See, I’ve got ideas, man, and those ideas feel big. Ideas about things as abstract as the nature of time and what justice is to an uncaring, ambivalent universe. And ideas about things as concrete as (in)equality of all kinds and the role government plays in our lives. Things I’ve studied and thought about and have questions that aren’t easily answered. But as I’m writing I always wonder why the fuck anyone would care about my thoughts on these things?

I’m a straight white guy. My perspective is that of a straight white guy. Is that perspective really one the world needs more of? I’m not an expert in anything in particular (at least, not anything of interest to anyone–even me), so even with the best research I’m capable of my approach to any specific topic isn’t likely to be the most informed.

But most authors aren’t necessarily writing about topics in which they’re experts. Stephen King and Chuck Wendig weren’t infectious disease experts when they wrote The Stand and Wanderers. J.K. Rowling didn’t practice magic as a young boy–she’s only slightly magical and has never been a young boy. Still, these authors wrote affecting, profound stories around these topics.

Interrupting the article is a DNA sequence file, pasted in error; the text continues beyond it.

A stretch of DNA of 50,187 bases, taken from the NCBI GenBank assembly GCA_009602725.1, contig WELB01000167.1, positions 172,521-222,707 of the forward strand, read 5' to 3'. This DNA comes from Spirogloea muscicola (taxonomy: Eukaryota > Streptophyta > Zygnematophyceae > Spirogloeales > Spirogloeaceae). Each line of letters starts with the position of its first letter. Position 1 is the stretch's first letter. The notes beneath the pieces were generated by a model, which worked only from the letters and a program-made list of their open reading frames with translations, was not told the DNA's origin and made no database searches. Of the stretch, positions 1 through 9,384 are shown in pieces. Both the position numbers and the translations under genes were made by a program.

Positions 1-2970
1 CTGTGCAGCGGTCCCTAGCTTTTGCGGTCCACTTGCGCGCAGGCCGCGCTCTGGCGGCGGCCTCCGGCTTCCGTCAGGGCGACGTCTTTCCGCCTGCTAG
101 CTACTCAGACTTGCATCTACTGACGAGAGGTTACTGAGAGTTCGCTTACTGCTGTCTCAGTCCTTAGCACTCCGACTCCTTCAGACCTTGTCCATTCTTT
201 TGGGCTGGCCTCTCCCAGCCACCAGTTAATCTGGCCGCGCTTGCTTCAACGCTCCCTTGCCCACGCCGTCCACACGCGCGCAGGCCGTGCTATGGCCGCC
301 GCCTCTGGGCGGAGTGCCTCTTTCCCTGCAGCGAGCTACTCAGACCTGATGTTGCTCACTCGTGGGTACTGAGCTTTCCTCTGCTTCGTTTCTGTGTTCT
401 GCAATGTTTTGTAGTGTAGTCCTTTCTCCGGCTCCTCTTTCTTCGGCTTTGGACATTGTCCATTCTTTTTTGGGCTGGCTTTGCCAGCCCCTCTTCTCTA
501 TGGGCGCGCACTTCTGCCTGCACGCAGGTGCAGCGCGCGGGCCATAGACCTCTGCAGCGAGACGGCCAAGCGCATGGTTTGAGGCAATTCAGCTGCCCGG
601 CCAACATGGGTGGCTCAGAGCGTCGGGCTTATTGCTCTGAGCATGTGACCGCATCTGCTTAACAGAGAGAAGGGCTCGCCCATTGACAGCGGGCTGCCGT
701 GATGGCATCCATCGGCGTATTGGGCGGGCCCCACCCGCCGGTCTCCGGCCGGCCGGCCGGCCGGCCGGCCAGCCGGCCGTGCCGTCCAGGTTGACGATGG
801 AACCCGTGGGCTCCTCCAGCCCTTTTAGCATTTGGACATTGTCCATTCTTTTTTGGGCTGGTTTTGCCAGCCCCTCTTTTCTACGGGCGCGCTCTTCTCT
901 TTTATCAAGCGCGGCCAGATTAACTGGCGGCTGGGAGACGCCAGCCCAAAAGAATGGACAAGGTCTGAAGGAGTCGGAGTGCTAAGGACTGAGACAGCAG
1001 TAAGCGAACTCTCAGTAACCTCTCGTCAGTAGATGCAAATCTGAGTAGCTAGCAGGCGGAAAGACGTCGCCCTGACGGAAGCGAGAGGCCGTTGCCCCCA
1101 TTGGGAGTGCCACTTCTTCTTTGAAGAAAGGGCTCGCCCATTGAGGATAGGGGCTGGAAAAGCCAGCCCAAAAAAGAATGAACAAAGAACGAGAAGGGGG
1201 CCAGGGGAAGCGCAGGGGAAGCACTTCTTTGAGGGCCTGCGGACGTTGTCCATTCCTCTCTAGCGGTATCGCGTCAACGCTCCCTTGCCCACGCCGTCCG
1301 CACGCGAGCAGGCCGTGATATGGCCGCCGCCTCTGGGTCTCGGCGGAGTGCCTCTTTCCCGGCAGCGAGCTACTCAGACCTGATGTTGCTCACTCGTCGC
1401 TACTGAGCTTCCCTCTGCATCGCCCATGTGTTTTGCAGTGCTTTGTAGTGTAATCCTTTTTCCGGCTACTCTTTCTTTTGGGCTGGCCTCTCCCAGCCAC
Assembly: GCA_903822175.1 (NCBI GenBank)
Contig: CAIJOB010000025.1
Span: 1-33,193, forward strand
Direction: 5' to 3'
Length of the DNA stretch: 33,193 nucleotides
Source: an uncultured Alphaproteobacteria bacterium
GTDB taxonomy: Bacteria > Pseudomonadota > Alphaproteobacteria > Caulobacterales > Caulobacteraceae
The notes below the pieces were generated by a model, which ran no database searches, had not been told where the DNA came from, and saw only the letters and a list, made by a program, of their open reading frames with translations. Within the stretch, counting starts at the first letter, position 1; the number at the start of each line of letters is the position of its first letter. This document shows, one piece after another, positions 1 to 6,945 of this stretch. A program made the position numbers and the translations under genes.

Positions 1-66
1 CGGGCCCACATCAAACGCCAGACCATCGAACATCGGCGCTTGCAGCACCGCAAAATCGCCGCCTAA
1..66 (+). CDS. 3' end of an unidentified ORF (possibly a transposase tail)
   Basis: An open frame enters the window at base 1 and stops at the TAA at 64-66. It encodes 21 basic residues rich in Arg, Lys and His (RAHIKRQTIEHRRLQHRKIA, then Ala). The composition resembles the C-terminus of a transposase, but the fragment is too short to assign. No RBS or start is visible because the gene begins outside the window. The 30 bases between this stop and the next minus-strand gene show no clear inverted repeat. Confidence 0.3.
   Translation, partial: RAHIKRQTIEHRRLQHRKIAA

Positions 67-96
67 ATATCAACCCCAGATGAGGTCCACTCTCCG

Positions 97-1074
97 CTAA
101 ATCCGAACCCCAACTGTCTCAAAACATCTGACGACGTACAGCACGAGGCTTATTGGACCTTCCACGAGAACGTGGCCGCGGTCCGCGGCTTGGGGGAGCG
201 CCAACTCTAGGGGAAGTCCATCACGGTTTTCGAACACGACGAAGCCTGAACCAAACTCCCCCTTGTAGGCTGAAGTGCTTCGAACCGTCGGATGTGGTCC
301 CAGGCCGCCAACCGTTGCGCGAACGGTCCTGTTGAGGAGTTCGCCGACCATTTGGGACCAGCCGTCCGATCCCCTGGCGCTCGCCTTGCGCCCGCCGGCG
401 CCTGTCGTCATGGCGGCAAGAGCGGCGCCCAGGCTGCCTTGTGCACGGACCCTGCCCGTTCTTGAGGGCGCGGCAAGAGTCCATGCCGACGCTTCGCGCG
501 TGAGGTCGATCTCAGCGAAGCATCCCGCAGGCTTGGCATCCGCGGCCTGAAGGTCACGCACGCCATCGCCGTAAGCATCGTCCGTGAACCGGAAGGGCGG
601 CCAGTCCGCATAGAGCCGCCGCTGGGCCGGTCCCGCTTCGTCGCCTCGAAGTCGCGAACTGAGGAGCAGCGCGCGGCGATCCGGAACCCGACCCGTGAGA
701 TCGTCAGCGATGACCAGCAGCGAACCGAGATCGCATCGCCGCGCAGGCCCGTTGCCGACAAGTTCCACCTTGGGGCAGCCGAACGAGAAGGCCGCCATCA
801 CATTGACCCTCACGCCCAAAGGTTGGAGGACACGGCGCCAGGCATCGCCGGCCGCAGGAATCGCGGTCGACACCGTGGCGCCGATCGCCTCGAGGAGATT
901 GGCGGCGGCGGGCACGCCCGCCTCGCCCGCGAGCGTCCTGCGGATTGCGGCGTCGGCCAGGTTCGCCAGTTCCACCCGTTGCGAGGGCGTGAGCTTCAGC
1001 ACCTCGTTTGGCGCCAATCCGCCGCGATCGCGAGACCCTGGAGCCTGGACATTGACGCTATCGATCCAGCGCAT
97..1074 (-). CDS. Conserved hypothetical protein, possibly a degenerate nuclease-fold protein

Maybe it comes down to having the confidence in your craft and ability to communicate some sort of truth even if the facts aren’t totally on point. Profundity isn’t necessarily complexity. It as much truth to say that being heartbroken is a painful shared experience as it is to explain the mechanics of orbital gravity and how that affects the tides. What matters, then, is the emotional connection author makes with reader and how those truths are communicated in a way that is felt. Perhaps it’s as much about relating to one another through story as it is about the explanation of ideas. In that sense, our A/S/L (those over college-age might get that) or expertise doesn’t matter so much.

Despite my worry of spewing taradiddle or coming off as pseudo-intellectual (which, let’s be honest, is probably exactly what I am), the aim is for a connection and not to be seen as an authority on anything specific. In fact, I think it’s dangerous to consider anyone an authority about anything they haven’t dedicated their lives to. That’s how we get appeals to false authority and experts in one field falling prey to the Dunning-Kruger effect when discussing another, perhaps related, field. That’s how misinformation spreads.

So I’ll continue to write potential taradiddle as I explore these ideas and try to answer the questions that vex me. The hope, then, is that my taradiddle connects with people on an emotional level, if not an intellectual one.